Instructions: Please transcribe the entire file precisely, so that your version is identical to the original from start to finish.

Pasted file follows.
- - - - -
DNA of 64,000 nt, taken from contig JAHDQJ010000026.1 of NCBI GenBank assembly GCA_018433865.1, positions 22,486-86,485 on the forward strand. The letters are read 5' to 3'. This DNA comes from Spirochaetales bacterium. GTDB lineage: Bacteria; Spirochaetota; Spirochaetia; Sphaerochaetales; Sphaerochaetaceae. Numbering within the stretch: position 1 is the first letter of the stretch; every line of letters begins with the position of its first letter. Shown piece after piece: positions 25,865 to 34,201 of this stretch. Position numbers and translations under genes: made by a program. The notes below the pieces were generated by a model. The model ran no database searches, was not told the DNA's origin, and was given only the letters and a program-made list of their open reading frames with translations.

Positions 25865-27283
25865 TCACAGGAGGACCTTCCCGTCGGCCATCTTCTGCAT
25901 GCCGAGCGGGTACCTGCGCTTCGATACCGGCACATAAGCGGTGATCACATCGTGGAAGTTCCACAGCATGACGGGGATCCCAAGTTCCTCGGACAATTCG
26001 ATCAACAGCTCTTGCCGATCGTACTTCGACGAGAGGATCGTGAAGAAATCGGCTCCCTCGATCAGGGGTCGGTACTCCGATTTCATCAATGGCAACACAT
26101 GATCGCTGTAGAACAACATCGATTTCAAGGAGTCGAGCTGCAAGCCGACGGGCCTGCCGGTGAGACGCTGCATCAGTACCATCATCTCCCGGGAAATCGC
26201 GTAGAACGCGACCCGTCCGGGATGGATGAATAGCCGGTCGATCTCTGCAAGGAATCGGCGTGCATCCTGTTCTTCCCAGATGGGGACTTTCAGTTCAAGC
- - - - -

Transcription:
DNA of 64,000 nt, taken from contig JAHDQJ010000026.1 of NCBI GenBank assembly GCA_018433865.1, positions 22,486-86,485 on the forward strand. The letters are read 5' to 3'. This DNA comes from Spirochaetales bacterium. GTDB lineage: Bacteria; Spirochaetota; Spirochaetia; Sphaerochaetales; Sphaerochaetaceae. Numbering within the stretch: position 1 is the first letter of the stretch; every line of letters begins with the position of its first letter. Shown piece after piece: positions 25,865 to 34,201 of this stretch. Position numbers and translations under genes: made by a program. The notes below the pieces were generated by a model. The model ran no database searches, was not told the DNA's origin, and was given only the letters and a program-made list of their open reading frames with translations.

Positions 25865-27283
25865 TCACAGGAGGACCTTCCCGTCGGCCATCTTCTGCAT
25901 GCCGAGCGGGTACCTGCGCTTCGATACCGGCACATAAGCGGTGATCACATCGTGGAAGTTCCACAGCATGACGGGGATCCCAAGTTCCTCGGACAATTCG
26001 ATCAACAGCTCTTGCCGATCGTACTTCGACGAGAGGATCGTGAAGAAATCGGCTCCCTCGATCAGGGGTCGGTACTCCGATTTCATCAATGGCAACACAT
26101 GATCGCTGTAGAACAACATCGATTTCAAGGAGTCGAGCTGCAAGCCGACGGGCCTGCCGGTGAGACGCTGCATCAGTACCATCATCTCCCGGGAAATCGC
26201 GTAGAACGCGACCCGTCCGGGATGGATGAATAGCCGGTCGATCTCTGCAAGGAATCGGCGTGCATCCTGTTCTTCCCAGATGGGGACTTTCAGTTCAAGC